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200 °F / 93 °C 2 min, 0 sec

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  • “We’re back from our vacation to Key West and while there I stumbled across this little tea shop called the Key West Tea & Spice Company. It’s a small shop near the heart of Old Town just off...” Read full tasting note

From Key West Tea and Spice Company

Add a dash of sugar and have an organoleptic journey to the winter vineyards of Niagra. A delicious fresh piquant white grape flavor with hints of exotic fruit that pleasantly lingers on the tongue.

About Key West Tea and Spice Company View company

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247 tasting notes

We’re back from our vacation to Key West and while there I stumbled across this little tea shop called the Key West Tea & Spice Company. It’s a small shop near the heart of Old Town just off the end of Duval Street. Like all little shops in that area, it has its fair share of souvenirs and other stuff for tourists, but in the back is the tea selection. The teas are stored in glass jars on the wall. It didn’t seem as though they saw much business, either, so I was beginning to wonder how the teas fared in that environment.

This is my first time trying Icewine. I’ve read some of the other reviews of Icewine from other companies and it seemed as though others were pleased with it, so, inspired to try it, I bought some.

The tea smells sweetly of apple blossoms. The taste, however, isn’t floral, it’s sweet and fruity. It has a gentle taste of grapes, but with a raisiny depth to it that. There’s a lot going on. The tea is slightly drying in my mouth, but it’s not unpleasant and helps to tone down the sweet taste. Overall, it’s really pleasing.

My one point of contention with this company is their lack of attention to detail. First, the tea in glass storage in a store that has no front wall to it. (I think they just pull down a metal door to cover it at night.) Also, the tea is spelled Ice Wine on the package, but Icewine on the website. I realize this is a minor detail, but it shows a lack of professionalism on their part.

200 °F / 93 °C 2 min, 0 sec

It sounds loads better than the one I tried not long ago!!
Florida does make some good teas… that’s where I got the coconut oolong! :)


I agree it seems odd for the tea to be in glass! There was a thread a long time ago discussing a company that makes a special coated glass that shields the tea from UV rays. Maybe they were using that? And there is a big debate on whether light AND air, or just air, should be prevented getting to the tea. I prefer protection against both, and if there is a question of how often stock turns over I would rather it was in a pouch inside a tin! I didn’t even buy tea at our little local tea shop because I felt there was no way it could be fresh.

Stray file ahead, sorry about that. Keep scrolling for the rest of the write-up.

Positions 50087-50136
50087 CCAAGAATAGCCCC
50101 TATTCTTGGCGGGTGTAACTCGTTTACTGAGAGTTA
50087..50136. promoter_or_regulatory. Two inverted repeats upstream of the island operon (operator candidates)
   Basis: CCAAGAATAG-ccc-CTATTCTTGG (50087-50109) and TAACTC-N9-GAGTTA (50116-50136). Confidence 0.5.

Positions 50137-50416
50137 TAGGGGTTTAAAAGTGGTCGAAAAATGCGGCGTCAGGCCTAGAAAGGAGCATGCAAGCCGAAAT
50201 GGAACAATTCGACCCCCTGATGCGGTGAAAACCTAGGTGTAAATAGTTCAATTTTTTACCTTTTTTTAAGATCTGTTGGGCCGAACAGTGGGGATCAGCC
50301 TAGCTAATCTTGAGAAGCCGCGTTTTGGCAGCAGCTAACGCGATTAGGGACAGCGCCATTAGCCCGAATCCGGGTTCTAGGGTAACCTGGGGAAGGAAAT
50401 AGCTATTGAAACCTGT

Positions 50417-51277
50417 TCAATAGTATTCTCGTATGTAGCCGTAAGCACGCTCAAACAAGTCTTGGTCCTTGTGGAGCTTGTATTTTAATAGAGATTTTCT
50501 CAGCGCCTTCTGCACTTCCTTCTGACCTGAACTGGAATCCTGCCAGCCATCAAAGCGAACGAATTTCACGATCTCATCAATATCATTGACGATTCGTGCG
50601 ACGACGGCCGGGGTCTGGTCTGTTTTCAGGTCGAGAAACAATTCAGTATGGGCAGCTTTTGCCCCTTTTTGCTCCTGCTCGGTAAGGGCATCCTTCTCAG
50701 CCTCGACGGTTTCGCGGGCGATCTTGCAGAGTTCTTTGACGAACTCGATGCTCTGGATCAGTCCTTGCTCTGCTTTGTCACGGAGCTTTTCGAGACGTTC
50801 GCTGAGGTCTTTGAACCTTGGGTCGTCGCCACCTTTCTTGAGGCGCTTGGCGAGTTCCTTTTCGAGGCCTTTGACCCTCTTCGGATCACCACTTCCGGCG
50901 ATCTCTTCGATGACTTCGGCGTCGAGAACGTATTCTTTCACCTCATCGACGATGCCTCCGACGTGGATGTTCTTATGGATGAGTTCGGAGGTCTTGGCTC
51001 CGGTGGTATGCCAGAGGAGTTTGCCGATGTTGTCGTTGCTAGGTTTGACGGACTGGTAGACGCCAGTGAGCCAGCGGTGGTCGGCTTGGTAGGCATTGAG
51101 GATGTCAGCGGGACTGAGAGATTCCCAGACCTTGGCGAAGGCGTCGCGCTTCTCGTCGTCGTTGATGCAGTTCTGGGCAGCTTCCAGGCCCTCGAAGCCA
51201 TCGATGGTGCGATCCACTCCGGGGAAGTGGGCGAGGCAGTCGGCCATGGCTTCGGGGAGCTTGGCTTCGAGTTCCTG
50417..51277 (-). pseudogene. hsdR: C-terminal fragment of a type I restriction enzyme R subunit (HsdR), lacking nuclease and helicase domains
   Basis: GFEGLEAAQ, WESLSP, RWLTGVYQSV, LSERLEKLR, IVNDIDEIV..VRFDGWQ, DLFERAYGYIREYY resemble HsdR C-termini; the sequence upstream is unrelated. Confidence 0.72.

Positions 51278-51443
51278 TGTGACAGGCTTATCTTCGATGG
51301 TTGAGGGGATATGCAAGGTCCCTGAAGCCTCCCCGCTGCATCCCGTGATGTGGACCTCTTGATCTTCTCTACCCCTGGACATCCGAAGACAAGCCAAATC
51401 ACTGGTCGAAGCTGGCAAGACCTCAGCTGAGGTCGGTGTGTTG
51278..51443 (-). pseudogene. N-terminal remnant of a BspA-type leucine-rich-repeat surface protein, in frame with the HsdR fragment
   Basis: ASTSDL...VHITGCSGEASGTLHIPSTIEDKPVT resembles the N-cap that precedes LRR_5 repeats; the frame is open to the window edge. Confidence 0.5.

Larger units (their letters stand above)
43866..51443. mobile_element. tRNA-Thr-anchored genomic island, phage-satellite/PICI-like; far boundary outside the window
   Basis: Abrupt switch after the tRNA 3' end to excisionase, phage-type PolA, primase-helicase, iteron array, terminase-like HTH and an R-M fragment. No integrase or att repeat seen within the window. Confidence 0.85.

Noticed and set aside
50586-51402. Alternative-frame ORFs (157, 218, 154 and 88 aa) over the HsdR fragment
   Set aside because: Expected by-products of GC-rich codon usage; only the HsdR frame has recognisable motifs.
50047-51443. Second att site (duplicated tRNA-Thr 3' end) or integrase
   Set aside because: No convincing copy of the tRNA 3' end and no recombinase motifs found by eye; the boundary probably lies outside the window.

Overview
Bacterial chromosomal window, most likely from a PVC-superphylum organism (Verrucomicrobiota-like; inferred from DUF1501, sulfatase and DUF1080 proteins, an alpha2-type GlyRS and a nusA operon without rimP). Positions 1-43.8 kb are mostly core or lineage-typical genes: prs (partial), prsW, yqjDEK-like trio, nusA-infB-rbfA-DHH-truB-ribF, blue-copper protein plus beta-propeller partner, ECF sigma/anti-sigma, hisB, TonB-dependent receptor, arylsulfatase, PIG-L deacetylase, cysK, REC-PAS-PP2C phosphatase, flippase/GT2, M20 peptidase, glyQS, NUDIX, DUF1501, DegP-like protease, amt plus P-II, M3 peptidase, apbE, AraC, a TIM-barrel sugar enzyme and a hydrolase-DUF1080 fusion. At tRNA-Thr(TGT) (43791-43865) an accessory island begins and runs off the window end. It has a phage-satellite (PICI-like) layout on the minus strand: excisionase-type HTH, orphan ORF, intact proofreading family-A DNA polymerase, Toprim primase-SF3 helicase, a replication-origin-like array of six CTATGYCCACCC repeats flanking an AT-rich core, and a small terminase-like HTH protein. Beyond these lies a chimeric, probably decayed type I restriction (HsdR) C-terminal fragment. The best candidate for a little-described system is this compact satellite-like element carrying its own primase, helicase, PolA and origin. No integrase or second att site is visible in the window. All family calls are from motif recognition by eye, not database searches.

I hope you had a wonderful time! Sad to say, but I still haven’t managed to get that package in the mail. I will definitely do so on wednesday, though, because I’m going to the post office then anyway.


@ashmanra – No, they weren’t the ultra cool glass ones, just extra large Mason jars with the rubber ring on them. The woman was more concerned with her souvenirs getting disorganized by my two young pirates than with selling me tea. (Kind of grumpy, actually…) We were there on Friday afternoon, with a huge cruise ship docked and offloaded, and it was still pretty empty. Someone did come in as we were leaving, but they were looking at postcards.

@Angrboda – It was a wonderful vacation! One that my family desperately needed to get away from things. We were really sad to leave.

@Indigobloom – Apparently they have some talent with teas, because even with the crappy storage, the tea was still really great! Maybe I should move to Florida.


Ah good idea, I’ll meet ya there! :P


glass storage jars are often to attract the eye, but if the tea vendors turn around is on the tea is rapid and there is no direct sunlight falling on the tea, the flavor shouldnt be too compromised by storage, particularly if the tea is flavored. I really liked how you wove a story into your experience though, so often they buyers experience is lost to the tea description and tea is such a rounded experience, with the vendor, environment, culture, tea, and teaware all playing a part. I was in Boston, MA to do a 270 mile cycling event for ALSTDI and have a tradition of going to this really great Thai restaurant that is right around the corner from the hotel. I had brought my portable Taiwanese gawain and a 2006 sheng pu erh (that I thought would compliment the meal and help with the probiotics that I was going to need over the next 3 days of odd meals and riding) and the server refused to bring me hot water when he realized I had brought my own tea! He eventually conceeded, but that experience nearly ruined the pleasure of the tea, food, envrionment pairing. So again, thanks for rounding your experience out with more than the cupping.

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